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Development: Council rejects cut in building size limit
By Jason Lesley
Georgetown County Council wants to restrict the size of buildings in the Waccamaw Neck overlay corridor along Highway 17 and still be able to make exceptions in the future.
Council members tabled the second reading of an ordinance regarding the maximum size of buildings in the Waccamaw Neck Architectural Overlay District, excluding Business 17 in Murrells Inlet, proposed by the county Planning Commission.
The commission recommended a fixed cap of 45,000 square feet for buildings within the overlay district, which covers commercial buildings along Highway 17 on Waccamaw Neck. Council Member Jerry Oakley called the proposal “a solution in search of the problem” because County Council could approve a “planned development” with a building as large as 60,000 square feet.
“I was the primary advocate for limiting structures’ size for the overlay zone on Highway 17,” Oakley said. “We later amended it that only within a ‘planned development’ could we consider 60,000 square feet. From that point forward, it’s complicated.”
Oakley said he favored the “possibility of flexibility” if a project came along that the community embraced, welcomed and wanted. He said the threat of a fixed cap is already “biting” the county in two places but did not elaborate on any proposed new business. “We are being snared by a net never intended to snare,” he said.
Oakley said it would be impossible to slam the door forever on buildings of a certain size. “Future councils can undo the ordinance,” he said. “It seems to me this ordinance is not necessary.”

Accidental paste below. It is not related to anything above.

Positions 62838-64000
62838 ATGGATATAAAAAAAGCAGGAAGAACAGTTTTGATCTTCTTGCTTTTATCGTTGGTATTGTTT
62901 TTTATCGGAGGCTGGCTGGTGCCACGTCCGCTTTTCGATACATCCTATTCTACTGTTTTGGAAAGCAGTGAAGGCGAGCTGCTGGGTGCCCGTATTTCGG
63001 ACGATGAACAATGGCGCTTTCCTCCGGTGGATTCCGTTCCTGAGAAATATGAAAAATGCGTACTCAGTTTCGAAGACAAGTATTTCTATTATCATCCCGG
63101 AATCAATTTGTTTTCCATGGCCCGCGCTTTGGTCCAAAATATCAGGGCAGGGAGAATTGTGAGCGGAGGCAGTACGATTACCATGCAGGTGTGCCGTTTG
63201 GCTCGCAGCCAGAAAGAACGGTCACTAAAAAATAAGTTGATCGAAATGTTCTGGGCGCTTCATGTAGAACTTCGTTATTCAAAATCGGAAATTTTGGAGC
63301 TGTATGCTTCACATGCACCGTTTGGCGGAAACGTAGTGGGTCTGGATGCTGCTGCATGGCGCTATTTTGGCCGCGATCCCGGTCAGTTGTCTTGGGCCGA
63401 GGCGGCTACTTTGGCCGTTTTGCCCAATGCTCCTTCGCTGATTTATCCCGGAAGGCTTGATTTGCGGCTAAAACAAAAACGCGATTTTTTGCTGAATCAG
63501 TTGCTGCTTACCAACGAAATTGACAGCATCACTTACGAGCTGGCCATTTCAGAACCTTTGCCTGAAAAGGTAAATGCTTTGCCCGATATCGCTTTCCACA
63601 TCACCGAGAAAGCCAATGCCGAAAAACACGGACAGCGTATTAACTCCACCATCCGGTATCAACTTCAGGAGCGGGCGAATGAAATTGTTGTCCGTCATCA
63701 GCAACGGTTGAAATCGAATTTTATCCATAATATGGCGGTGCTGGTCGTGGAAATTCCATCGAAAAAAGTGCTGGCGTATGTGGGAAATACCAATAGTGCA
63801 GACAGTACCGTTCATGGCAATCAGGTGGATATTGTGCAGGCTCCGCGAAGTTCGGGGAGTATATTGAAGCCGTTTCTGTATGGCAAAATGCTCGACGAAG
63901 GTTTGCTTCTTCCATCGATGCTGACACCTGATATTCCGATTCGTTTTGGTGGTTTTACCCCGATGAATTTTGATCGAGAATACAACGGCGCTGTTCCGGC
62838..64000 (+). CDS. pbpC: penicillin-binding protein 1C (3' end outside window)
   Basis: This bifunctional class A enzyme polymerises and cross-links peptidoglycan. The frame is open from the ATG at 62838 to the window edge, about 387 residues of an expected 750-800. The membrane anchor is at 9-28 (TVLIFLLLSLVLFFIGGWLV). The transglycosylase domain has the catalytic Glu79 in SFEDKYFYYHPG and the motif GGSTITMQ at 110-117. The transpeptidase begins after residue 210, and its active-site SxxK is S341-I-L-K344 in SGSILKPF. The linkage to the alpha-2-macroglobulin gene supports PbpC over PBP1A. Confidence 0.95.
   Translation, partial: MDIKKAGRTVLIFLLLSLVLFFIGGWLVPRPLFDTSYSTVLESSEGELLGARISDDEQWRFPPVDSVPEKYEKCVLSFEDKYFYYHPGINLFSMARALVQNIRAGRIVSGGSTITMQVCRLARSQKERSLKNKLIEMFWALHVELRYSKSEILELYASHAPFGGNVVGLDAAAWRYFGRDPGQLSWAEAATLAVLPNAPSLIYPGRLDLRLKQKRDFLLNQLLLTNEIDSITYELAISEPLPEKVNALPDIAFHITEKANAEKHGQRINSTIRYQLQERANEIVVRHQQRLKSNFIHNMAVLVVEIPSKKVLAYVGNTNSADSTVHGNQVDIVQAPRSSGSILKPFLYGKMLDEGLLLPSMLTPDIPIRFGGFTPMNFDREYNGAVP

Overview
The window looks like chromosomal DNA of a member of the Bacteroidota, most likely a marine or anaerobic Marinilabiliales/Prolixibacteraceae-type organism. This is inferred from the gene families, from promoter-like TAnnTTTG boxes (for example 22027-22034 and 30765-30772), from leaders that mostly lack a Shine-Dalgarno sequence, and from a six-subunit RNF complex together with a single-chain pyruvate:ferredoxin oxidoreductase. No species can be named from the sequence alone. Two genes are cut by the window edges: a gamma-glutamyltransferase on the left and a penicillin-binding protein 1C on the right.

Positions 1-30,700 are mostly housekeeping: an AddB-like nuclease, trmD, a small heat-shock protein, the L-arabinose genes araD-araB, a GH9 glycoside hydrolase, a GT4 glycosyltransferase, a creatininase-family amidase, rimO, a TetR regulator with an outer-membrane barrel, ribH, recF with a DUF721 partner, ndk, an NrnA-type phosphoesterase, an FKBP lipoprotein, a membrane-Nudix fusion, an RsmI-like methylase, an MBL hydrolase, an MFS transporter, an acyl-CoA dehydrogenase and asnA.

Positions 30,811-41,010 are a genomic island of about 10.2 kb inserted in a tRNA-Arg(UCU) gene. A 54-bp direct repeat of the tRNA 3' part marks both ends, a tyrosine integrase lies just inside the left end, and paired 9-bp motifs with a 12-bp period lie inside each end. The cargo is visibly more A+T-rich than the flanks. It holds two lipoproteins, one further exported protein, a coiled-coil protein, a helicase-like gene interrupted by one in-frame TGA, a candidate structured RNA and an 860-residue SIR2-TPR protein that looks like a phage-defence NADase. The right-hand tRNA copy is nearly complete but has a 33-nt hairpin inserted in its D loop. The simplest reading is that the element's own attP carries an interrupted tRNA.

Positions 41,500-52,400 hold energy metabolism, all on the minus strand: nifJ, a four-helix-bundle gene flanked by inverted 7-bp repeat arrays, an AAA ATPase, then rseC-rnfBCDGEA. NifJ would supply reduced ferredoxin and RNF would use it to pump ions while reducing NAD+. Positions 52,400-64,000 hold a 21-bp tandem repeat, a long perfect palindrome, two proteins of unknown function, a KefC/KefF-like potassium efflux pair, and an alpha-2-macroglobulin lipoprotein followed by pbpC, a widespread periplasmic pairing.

Council Member Bob Anderson said a 45,000 square foot building should work for anybody on the Waccamaw Neck. “The new Lowe’s Foods is 46,500 square feet,” he said, “and it’s huge.” Anderson said Pawleys Island Mayor Bill Otis had lobbied for a 35,000 square foot cap, but he disagreed. “Forty-five thousand is the sweet spot,” he said.
The planning commission held a public hearing last May and voted unanimously to establish a single cap and set it at 45,000 square feet.
The Land Use and Tourism Committee did not move to recommend that county council adopt the ordinance.
Council members approved second reading of an ordinance requiring 20 feet of separation between buildings. County planning director Boyd Johnson said side yard setback requirements in the “general commercial” zoning requires a 20-foot side yard setback. The issue came up after developers of Pawleys Plaza were allowed to have just 10 feet between buildings.
Anderson said that was a compromise after starting at zero. “The fact of the matter,” he said, “is that it should be 50 feet.”
Second reading of an ordinance regarding the definition of a commercial building was also approved.